Edward Bindon Marten, C.E., presented a report of an examination which he had made of the exploded boiler, by the coroner’s orders. He also presented a model and sketch. The boiler was a Cornish one, but not quite of the usual form; 18ft. 6in. long by 6ft.4in. diameter; made of 3/4in. plates, arranged diagonally, with ends cambered about eight inches. The internal tube was 2ft. 10in. diameter in the front, tapering in the middle, and 2ft. 3in. at the back. The fire was in the larger front part, and the heated gases divided at the back, returned by the side places, and rejoined under the bottom at the front end, passing by the central bottom flue to the chimney. After describing the valves, &c., and stating that the pressure was likely to be 40lb. at the time of the explosion, he said the first rupture appeared to have taken place on the left hand side of the shell, towards the front end, and the rent then extended each way for about 6ft., and then ran along the line of rivets, allowing the shell to be torn off nearly in one piece. The piece fell flatted out to the right rear. The front end and a short piece of the bottom of the shell were thrown to the front and fell in two pieces. The back ends of the tube were thrown a little to the left rear, the tube remaining intact. One small piece, forming part of a patch near the first rupture, was thrown a long way to the right rear. The cause of the explosion was very plain to see, as the plates where they had rested on the left side wall were wasted by external corrosion until little if any thickness was left in some places. The corroded part was about 6ft. long and 1ft. wide, the rest of the plates being little altered. The side flues were too small to enter, but the bottom flue could be traversed, and although the corrosion could not be seen from either flue it would have been detected by the removal of the bricks touching the boiler, as the weight was taken by the brackets and not the flue walls. The corrosion was not to be seen from the inside of the boiler, but the thin parts would most likely have yielded to a moderate blow of a hammer if it had been struck fairly at them. The corrosion must have been caused from dampness of the brickwork, either from the drainage of a small tramroad on the side, or from the leaking of the patches near it. The patches pointed to probable strain in the shell of the boiler, most likely from the cambered ends being more rigid and unyielding than the usual flat ends, which allowed for expansion of the tubes when heated. It was very probable that the firing up for high pressure work expanded the tube and caused the strain on the weakened part, which led to rupture at the particular time. The explosion confirmed the opinion that however good the general appearance of the boiler its real condition could only be ascertained by examination of every part at short intervals, and without sacrifice of efficiency flues could often be better arranged to facilitate inspection. In the present instance a central wall making only two large flues would be allowed, all the flues to be traversed, and the contact of brickwork reduced to a narrow-topped wall, easily removed, as the boiler was otherwise supported. The cause of the explosion, as he had already said, was local corrosion under the brickwork on the left side of the front, as shown on the sketch and the model. The rent was in the line of the brickwork, and the corrosion did not extend into the flue near the bottom or the side. The plates of the boiler were generally good, and were defective only at the part resting on the brickwork. The wasting from corrosion must have been going on some time – more than a year. The thinness of the plates might have been discovered, but not very surely, by the use of a hammer inside, but it was difficult to get at the corroded part to give it a fair blow, or it might have been discovered easily by the removal of a small part of the brickwork. He did not think the bottom of the flue could have been traversed without signs of the dampness having been discovered. The corroded part was about 6ft. long by 1ft. wide, and unless that particular part had been struck on the inside there would have been no indication of the weakness. The plates on the other side of the boiler were nearly as good as when they were put in, pointing to the conclusion that there must have been extensive leakage on the side which exploded. The nominal bursting pressure was 60lb., but the real bursting pressure was six times greater, without taking into account the diagonal plates. He thought there was nothing to complain of here in the matter of pressure, the valves, &c., being all in good order. — By Mr. Lewis: There might have been sufficient leakage to cause the corrosion without its showing inside. If the examinations were made in dry weather there might have been no dampness in the flues.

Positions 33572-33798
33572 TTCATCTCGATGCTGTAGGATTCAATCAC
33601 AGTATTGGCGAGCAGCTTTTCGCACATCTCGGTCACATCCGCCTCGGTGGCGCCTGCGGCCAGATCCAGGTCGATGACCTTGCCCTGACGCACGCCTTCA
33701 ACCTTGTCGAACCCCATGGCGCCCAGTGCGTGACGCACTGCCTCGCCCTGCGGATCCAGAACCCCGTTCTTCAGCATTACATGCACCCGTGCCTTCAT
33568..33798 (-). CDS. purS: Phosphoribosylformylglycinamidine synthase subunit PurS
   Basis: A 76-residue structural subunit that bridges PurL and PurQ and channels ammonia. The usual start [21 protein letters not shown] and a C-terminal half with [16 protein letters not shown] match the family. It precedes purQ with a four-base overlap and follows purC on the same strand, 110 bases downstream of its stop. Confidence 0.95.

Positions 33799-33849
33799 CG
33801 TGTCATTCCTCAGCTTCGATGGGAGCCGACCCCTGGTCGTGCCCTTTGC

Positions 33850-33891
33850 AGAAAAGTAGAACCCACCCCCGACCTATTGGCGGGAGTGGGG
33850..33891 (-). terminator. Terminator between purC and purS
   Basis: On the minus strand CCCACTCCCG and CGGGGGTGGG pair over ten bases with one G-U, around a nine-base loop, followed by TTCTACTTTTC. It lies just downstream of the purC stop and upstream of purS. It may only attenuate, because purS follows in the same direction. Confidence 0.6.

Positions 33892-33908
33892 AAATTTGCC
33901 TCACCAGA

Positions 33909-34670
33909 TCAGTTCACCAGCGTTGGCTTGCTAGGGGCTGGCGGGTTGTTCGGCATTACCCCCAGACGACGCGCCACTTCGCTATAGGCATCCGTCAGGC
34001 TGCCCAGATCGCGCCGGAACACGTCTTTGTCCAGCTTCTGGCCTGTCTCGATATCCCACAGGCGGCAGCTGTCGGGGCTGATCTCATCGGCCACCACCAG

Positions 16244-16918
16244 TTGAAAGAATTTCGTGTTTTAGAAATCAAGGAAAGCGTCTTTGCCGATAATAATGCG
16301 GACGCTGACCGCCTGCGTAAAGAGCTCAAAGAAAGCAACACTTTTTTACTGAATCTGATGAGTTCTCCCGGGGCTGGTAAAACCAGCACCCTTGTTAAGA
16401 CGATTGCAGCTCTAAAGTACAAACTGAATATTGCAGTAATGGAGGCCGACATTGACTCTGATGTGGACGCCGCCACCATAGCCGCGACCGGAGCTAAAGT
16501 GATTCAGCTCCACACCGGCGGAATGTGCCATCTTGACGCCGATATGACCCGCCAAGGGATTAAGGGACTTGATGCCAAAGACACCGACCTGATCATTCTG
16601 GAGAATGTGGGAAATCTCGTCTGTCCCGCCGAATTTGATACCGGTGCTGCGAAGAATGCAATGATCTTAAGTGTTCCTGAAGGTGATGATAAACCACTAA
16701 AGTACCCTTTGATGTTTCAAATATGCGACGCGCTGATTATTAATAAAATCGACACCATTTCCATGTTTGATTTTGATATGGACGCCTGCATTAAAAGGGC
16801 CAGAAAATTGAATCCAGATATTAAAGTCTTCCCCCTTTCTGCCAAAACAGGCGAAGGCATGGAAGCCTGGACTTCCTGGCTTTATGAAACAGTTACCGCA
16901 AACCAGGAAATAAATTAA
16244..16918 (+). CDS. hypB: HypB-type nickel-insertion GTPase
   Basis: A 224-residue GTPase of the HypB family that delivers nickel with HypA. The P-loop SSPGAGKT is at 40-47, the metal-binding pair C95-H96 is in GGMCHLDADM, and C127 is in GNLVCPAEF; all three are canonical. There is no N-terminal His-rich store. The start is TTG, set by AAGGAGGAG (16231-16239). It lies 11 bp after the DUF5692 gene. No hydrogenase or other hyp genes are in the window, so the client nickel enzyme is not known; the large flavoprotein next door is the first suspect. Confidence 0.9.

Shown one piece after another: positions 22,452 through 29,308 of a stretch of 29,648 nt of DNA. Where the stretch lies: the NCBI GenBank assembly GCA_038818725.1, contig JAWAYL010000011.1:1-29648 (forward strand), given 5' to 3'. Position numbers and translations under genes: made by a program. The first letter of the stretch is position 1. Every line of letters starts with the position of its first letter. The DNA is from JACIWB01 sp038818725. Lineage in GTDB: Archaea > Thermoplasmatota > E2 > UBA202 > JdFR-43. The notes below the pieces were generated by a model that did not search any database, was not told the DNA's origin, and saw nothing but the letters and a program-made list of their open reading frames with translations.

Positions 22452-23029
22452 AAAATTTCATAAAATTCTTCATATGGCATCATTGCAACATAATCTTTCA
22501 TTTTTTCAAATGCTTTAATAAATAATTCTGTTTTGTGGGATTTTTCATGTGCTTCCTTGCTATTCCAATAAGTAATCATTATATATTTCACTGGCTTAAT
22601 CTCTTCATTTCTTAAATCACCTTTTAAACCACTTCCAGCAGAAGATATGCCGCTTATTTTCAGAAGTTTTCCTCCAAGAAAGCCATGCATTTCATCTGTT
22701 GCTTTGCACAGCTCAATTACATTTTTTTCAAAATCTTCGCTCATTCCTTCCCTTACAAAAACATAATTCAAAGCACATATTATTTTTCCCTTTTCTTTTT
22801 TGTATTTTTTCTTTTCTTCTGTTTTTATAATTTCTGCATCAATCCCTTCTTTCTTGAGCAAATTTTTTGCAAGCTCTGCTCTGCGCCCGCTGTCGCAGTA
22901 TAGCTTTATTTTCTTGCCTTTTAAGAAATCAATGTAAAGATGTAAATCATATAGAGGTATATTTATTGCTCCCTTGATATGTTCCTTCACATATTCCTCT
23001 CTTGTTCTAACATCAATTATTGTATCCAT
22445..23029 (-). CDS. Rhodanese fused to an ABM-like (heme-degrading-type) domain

William Slack, mechanical engineer, said he had known the boiler about thirteen years. It was first used in the ironworks, but was laid down at the colliery about seven years ago under his (witness’s) supervision, he being then chief engineer to the company. It was then put in thorough repair. — The enquiry was then further adjourned for a week.